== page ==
■ ■ ■Following a decision by the Board at yesterday’s meeting, the Bank will be acting in the money market this morning to increase the cash rate by 50 basis points, to 5.5 per cent.
In the three months since the Bank last made an adjustment to interest rates, the international economic environment has strengthened further, with world growth outcomes in 1999 ahead of most expectations, and forecasts for 2000 being revised up again. Inflation rates have also increased, principally due to higher oil prices. In most countries, central banks have continued a process of gradually increasing short-term interest rates from unusually low levels reached a year ago.
The Australian economy, likewise, has continued to record stronger growth than had been expected. Household spending in particular has remained exceptionally robust, supported by income gains flowing from the strong employment growth, with the high level of vacancies indicating this is likely to continue. Spending has also been boosted by substantial gains in wealth, much of it coming from buoyant housing prices. With credit inexpensive and freely available, households have availed themselves of the opportunity to borrow so that credit to this sector has grown by over 15 per cent in the most recent twelve months, and more quickly in the second half of the period. Business surveys suggest that, despite some differences across sectors, conditions overall are very favourable. Indicators of capacity utilisation are approaching previous cyclical highs, and respondents to surveys are starting to report increasing difficulty in finding suitable staff.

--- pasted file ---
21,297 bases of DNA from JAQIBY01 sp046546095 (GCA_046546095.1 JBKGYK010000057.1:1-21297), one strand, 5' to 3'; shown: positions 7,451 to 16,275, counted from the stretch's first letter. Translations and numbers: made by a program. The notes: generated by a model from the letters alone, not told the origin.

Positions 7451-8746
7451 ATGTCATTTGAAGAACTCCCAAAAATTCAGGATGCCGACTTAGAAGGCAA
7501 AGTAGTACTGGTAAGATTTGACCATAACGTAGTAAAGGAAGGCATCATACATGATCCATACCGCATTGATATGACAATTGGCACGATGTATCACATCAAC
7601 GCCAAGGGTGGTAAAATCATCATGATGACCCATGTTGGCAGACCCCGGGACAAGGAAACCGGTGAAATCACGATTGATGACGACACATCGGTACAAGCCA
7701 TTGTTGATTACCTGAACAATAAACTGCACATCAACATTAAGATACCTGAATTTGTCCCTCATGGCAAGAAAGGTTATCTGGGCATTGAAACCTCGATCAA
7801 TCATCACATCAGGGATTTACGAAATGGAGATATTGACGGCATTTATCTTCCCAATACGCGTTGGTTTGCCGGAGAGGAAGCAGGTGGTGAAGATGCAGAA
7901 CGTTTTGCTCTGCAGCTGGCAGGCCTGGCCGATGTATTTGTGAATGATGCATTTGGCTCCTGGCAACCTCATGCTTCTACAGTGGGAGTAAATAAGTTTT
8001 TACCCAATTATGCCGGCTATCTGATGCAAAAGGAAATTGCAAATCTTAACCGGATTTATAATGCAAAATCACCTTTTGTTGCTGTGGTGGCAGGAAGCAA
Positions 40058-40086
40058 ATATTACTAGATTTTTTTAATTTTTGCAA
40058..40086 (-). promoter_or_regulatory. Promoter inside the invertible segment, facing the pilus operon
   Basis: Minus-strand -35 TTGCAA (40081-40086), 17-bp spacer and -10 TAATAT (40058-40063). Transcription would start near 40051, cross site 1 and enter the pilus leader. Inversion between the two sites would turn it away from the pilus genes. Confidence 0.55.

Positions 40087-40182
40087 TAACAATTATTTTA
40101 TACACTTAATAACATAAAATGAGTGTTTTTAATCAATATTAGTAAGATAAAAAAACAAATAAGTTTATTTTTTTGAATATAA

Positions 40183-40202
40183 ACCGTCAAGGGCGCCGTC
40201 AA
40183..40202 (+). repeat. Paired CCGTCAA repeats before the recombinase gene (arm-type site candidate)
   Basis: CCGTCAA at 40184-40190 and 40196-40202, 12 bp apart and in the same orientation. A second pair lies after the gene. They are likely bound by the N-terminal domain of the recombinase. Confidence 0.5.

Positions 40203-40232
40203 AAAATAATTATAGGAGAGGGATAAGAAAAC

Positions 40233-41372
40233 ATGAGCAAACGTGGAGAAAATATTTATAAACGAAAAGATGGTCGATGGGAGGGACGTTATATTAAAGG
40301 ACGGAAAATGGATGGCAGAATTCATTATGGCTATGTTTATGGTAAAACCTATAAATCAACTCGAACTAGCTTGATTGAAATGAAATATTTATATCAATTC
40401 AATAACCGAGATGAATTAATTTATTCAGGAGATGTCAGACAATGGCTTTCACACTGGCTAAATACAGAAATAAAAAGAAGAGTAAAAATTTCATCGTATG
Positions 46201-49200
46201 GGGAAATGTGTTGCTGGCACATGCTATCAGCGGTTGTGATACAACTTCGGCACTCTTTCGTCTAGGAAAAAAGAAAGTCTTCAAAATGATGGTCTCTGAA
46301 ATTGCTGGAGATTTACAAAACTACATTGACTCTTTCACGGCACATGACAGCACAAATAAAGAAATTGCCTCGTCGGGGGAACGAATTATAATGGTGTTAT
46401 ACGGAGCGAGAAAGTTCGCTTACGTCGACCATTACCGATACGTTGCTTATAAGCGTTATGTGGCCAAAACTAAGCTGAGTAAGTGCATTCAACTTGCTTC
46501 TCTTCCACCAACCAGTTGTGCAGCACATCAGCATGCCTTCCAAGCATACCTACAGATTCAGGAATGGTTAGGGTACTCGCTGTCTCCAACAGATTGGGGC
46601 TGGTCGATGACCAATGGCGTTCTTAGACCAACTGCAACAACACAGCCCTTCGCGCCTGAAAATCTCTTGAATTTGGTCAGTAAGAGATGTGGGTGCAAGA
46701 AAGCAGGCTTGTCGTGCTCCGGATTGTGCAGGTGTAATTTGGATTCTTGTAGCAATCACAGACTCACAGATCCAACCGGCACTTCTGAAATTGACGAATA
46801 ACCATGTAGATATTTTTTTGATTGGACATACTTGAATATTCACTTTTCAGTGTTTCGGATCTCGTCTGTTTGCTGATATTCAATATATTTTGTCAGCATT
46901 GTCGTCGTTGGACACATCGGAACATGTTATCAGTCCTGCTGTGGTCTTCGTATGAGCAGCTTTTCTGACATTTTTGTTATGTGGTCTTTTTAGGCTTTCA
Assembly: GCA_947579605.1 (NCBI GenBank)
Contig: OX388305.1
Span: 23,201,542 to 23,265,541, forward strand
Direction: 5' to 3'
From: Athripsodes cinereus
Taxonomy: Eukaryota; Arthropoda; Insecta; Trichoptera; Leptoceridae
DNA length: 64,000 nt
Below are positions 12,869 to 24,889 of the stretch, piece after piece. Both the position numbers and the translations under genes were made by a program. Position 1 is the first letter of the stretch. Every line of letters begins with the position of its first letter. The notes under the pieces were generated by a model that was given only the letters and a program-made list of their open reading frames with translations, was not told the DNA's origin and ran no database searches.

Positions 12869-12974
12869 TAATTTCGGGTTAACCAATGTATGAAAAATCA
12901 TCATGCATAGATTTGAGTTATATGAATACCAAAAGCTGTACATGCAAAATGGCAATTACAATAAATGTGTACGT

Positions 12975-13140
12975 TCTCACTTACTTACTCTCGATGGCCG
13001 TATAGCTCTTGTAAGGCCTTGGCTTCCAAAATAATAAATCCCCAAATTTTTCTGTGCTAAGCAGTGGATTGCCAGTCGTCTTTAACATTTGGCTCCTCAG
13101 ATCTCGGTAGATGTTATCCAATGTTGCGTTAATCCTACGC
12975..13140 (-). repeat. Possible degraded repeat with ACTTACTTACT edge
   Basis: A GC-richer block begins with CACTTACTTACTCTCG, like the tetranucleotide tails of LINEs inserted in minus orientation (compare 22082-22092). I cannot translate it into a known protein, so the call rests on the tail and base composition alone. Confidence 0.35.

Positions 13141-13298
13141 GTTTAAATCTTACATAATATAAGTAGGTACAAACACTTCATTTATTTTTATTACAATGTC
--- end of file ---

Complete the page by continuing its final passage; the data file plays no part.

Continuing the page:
At the same time, the unusually low inflation rates of 1997 and 1998 have now passed. Although the recent CPI was lower than expected, inflation as measured by the CPI is rising, and likely to be in the upper half of the 2 to 3 per cent target zone by mid year. Some of the increase is due to the direct effects of higher international oil prices, but measures of core or underlying inflation, which are not distorted by such impacts, are presently running between 2.1 and 2.4 per cent. Wages growth has to date remained moderate, but some recent developments point to higher wage demands in the future.
During the period ahead, growth is likely to remain strong, particularly given the improved environment for exports. While future growth rates will no doubt be subject to the normal quarterly variation, a significant slowdown is unlikely – previous expectations of a slowdown have persistently proved unfounded, even when there were stronger reasons than there are now to expect one. It is more likely that with growth and confidence high, and with the economy in the ninth year of its expansion, inflationary pressures will tend to build up as the year progresses. In these circumstances the Bank considers that it would be unwise to continue with the expansionary monetary policy setting which has been in place until now.
Financial markets have for some time been expecting an increase in interest rates, and speculating about the possible size of the move on this occasion. In the Bank’s view, a rise of half a percentage point makes sense, both in light of the economic outlook, and of the opportunity it gives to signal that monetary policy has been moved to a neutral stance, given the current economic outlook.
This tightening, like its predecessor in November, can be viewed as pre-emptive in that it has occurred before overheating has emerged, and its aim is to prevent that eventuality from occurring. It will not bring the expansion to an end, but is intended to avoid the build-up in the sort of imbalances which in the past have been responsible for that result. Prolonging the expansion is the major contribution that monetary policy can make to further reducing unemployment and raising living standards.
Source: Reserved Bank of Australia